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If you want to get a different perspective on my journey, try this blog from Zac. A friend I'm travelling with. zacstravelcolours.wordpress.com

Saturday, 13 August 2011

Why Google News is the best news site on the web.

Editorial bias. How often do we hear this accusation? Whether thrown about carelessly by rival news organisations (see this Media Watch example) or delivered with some merit, it's a nasty concept to deal with.

Recently we’ve seen this issue come to a head with some Labor politicians claiming certain publications are biased in their coverage of climate change. Now this is obviously motivated by more than just a desire for the public to be informed but it can definitely be argued they have a point.

The fact is, as I mentioned in my last post, when we read the newspaper, watch TV, or listen to the news, someone has decided what we should watch. Even on the websites of news giants like CNN and the BBC, one or many people, all with their own personal biases, is controlling what you can read.

Now obviously this will be the case with whatever you read. Every single word ever written is influenced in some way or another by the biases, whether explicit or subconscious, their writer. But what Google News does is give the reader more choice, whilst also providing the reader with an effective way to distil almost infinite amounts of new content into a manageable content package.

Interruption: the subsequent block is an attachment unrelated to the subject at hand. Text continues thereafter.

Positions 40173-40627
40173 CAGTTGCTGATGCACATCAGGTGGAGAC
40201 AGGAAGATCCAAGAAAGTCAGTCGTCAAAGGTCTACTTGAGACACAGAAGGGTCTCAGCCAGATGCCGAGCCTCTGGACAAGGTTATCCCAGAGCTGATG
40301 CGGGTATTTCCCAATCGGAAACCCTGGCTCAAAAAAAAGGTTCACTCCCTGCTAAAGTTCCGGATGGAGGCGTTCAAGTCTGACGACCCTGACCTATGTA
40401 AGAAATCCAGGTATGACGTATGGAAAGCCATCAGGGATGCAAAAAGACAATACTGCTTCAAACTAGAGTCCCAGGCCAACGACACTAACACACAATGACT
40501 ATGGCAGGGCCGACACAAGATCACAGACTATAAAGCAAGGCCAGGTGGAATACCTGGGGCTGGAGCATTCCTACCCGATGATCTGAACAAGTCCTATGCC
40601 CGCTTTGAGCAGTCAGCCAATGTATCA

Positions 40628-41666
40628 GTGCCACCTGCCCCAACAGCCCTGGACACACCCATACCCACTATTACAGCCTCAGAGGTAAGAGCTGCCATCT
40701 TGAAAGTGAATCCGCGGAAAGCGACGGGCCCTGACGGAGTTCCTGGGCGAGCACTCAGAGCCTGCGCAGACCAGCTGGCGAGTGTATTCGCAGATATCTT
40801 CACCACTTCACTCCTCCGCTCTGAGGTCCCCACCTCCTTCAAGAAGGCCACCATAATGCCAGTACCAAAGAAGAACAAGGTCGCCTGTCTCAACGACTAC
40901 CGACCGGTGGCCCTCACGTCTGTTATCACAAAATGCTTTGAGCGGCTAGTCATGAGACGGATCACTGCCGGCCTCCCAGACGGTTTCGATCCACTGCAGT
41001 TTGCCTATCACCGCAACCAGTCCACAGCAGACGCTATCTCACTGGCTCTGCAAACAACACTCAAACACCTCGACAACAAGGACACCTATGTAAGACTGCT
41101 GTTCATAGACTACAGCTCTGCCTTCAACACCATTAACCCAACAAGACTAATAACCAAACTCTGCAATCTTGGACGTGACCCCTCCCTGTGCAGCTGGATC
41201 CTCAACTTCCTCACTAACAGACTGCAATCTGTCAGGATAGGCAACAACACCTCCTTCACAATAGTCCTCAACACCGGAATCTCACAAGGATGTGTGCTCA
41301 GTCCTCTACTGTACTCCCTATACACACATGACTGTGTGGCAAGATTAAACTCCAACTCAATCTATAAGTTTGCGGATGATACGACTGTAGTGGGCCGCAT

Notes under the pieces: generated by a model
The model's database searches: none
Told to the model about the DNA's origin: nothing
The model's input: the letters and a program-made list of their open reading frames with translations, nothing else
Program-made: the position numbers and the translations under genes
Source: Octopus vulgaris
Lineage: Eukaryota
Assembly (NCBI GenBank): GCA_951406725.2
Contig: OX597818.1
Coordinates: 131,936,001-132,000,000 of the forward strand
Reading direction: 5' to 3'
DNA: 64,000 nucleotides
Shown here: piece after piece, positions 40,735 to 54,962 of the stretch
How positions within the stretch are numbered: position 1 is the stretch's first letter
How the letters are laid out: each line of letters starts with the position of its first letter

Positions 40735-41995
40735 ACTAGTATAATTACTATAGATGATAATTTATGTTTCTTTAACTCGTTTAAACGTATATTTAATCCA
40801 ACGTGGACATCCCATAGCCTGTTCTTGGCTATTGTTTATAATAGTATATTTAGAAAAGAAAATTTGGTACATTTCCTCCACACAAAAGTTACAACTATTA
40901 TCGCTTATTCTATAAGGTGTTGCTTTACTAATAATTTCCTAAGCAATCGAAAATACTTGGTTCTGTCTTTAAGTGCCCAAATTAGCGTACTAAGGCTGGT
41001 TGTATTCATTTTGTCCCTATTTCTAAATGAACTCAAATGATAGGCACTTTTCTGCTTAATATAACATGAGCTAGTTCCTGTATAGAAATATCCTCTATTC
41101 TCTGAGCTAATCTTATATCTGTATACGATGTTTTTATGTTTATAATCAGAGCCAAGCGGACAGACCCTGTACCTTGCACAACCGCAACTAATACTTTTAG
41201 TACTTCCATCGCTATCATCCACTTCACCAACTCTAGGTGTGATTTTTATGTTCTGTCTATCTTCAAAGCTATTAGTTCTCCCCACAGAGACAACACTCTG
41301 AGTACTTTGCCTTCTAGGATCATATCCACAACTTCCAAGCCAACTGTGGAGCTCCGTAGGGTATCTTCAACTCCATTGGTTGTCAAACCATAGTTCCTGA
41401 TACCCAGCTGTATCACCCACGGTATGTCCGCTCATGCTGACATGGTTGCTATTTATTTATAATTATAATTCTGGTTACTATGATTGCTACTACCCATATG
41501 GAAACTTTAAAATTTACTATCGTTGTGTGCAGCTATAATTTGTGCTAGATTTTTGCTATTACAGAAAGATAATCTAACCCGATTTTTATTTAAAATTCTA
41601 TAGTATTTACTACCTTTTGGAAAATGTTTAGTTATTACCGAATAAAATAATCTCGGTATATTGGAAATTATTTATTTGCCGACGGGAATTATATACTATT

It does this with a modified version of its search algorithm, thus removing human bias from the news delivery process as much as possible. Google does a pretty good job of explaining the philosophy behind Google News here and a great explanation of the search algorithm can be found here.

What makes Google News stand out from news organisations' websites is variety and personalisation. The picture below shows just a couple of the great features the website offers.

The ability to view 'multiple sources' of a story at once is very useful when trying to find the whole story and even when searching for new angles. The service aggregates articles which it believes are similar and when they are displayed, you have the option to click on any of the top few article links. Alternatively, you can select "All __ News Articles" and browse to the version you want.

The personalisation box in the graphic points to three ways an individual user can customise the page to their needs. The arrow on the left points to the "Recommended" section where (provided the user is logged in with their Google account) they can see articles which Google thinks will appeal to them. It uses a variety of factors such as news history and web searches to calculate this.

The middle arrow points to an option to increase or decrease the amount of stories shown for each section (Top Stories, Australian, Technology etc.). Finally, the arrow on the right points to the News Search box. From here the user can enter any term they like in order to keep up with news relating to that subject. From there they can add it as a permanent section on their news page or even create an alert so they are emailed when new relevant articles are found. The potential for this in terms of news gathering and keeping across a breaking story is huge. In an article on the Walkley Foundation website, Claire Wardle talks about her experience with the New Zealand earthquakes, where she found this tool invaluable.

For everything from casual news browsing to intense research, Google News is a great tool for journalists.

As you can tell, I'm a bit of a fan. So just to keep things interesting....

Coming next week: The problem with Google News

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